Consider Converting an S Corporation to an LLC

Both corporations and LLCs provide asset protection in that the owner will generally not be responsible for debts of the entity.  But when it comes to protecting an owner’s personal assets from his or her personal creditors, an LLC generally offers better protection than a corporation.  A creditor who controls the stock of a corporation essentially controls the whole corporation.  A creditor attempting to gain control of an owner’s LLC interest has a much more difficult task. The creditor can generally obtain only a charging order against distributions from the LLC.

Given the advantages of an LLC for certain asset protection purposes, a number of our clients have recently been converting S corporations to limited liability companies.  There can be serious tax and other consequences to this kind of conversion so it should only be done with the assistance of a qualified professional. 

The conversion can be a liquidation for federal income tax purposes.  This may not be the case, however, if you elect to have the LLC taxed like an S corporation.  Again, there are a number of very technical tax implications that have to be addressed in connection with any such conversion.  But in a number of situations there will be clear advantages to converting an S Corporation to an LLC to provide better asset protection.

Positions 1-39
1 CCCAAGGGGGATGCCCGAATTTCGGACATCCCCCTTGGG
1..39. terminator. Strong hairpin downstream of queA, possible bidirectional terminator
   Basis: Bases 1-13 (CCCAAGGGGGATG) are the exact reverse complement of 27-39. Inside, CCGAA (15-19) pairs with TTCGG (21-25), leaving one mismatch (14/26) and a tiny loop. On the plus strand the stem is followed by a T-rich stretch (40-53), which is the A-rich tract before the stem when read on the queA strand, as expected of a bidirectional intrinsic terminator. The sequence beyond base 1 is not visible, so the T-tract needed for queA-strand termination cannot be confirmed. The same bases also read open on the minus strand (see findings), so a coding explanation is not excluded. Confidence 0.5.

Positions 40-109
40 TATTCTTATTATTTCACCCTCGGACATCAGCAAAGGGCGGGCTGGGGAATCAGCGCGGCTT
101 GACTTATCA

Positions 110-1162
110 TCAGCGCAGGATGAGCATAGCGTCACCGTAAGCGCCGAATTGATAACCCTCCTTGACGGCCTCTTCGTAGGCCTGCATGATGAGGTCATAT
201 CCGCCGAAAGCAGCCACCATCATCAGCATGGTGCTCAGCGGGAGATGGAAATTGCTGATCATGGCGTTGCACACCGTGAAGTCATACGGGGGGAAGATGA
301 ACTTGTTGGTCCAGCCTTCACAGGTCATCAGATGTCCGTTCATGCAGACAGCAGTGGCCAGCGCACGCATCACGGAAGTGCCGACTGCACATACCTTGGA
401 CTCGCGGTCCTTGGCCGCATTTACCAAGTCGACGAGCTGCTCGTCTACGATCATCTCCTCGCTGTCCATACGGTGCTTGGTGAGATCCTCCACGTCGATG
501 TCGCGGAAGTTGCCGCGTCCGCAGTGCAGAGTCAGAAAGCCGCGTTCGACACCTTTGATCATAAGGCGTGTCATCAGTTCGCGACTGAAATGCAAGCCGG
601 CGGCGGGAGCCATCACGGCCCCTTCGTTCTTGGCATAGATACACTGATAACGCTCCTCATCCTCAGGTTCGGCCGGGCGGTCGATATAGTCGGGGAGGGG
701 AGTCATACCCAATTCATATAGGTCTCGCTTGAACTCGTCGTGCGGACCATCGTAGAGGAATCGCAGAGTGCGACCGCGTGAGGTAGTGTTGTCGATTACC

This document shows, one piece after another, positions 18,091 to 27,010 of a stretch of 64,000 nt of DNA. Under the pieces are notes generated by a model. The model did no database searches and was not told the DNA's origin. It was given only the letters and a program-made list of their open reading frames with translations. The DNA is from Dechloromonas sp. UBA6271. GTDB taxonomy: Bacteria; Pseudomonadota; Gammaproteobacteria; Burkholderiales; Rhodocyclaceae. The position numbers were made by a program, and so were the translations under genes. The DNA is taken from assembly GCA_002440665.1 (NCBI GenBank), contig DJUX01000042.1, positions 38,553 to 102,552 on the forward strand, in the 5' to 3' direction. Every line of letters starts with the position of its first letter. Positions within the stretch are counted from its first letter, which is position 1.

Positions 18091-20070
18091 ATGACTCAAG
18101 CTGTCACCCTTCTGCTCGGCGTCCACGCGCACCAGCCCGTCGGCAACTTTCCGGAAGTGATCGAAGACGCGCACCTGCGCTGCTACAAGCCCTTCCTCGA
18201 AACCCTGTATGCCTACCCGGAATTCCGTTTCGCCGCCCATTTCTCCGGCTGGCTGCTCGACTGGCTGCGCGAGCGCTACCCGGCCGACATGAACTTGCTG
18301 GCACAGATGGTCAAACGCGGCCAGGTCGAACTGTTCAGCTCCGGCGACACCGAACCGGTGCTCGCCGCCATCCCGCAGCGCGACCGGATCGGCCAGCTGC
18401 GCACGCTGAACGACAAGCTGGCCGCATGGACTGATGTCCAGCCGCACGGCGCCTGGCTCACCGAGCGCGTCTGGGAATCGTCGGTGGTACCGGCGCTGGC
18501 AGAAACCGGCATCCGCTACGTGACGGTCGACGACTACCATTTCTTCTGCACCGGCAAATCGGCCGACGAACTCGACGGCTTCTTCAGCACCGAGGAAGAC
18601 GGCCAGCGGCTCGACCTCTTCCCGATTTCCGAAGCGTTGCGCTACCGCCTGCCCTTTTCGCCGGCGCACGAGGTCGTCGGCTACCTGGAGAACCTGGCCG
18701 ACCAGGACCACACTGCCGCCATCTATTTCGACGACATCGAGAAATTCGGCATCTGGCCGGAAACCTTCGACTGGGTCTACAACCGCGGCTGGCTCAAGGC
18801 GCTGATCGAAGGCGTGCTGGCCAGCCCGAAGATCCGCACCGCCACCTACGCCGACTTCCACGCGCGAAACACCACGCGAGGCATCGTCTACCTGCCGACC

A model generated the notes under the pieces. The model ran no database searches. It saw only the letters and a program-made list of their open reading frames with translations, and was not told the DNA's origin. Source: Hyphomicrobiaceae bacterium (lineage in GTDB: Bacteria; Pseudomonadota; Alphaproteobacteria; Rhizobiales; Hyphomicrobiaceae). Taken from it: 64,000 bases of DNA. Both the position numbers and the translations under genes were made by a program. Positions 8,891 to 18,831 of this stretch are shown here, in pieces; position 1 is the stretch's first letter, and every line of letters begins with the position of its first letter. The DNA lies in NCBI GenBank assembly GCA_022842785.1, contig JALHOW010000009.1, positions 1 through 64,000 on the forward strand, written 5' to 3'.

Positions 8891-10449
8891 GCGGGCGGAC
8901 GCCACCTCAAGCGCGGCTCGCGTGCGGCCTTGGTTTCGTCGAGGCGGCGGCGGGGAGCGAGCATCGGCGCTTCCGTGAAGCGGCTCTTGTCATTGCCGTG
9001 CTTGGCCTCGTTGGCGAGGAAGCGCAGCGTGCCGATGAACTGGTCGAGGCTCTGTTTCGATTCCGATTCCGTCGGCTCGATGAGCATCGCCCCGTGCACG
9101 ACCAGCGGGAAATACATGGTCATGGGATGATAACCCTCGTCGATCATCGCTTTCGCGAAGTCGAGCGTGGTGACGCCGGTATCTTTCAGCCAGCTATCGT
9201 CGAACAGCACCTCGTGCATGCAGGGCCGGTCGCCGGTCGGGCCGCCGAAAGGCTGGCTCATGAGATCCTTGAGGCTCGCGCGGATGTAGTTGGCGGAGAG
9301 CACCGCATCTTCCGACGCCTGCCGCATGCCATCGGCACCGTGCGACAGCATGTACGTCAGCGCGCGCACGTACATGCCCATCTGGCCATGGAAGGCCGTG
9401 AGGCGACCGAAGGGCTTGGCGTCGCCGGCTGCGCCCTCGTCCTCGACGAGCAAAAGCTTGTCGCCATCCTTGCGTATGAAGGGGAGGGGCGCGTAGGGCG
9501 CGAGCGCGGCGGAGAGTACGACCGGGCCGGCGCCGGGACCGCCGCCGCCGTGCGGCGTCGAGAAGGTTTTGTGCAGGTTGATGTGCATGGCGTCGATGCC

New Nevada Law Increases Protection of Single Owners of Corporations and LLCs

On June 16, 2011, Nevada's governor signed a new law specifically making a charging order the exclusive remedy of a judgment creditor against owners of both LLCs and corporations in Nevada.  The legislation specifically includes a sole member of an LLC and a sole shareholder of a corporation.

Nevada is clearly working to provide better asset protection for owners of closely held businesses.  The new law, which was signed by the governor a few days ago, passed the Nevada senate by a vote of 21-0 and the Nevada Assembly by a vote of 42-0.

Earlier this year, the Florida Supreme Court ruled that under Florida law, creditors of a sole member of an LLC were not limited to pursuing a charging order, but could also pursue other remedies against that debtor.  Since that time, a lot of attention has been focused on single member LLCs.

Since the new Nevada statute is only a few days old, commentators are just beginning to offer insights into the new legislation.  But the new Nevada statute is a clear reminder that some states provide better protection than others for business owners (particularly single owners).  Nevada, like Delaware, is currently a good choice for forming a corporation or a limited liability company from an asset protection standpoint.

Florida is Still a Debtor Friendly State for Asset Protection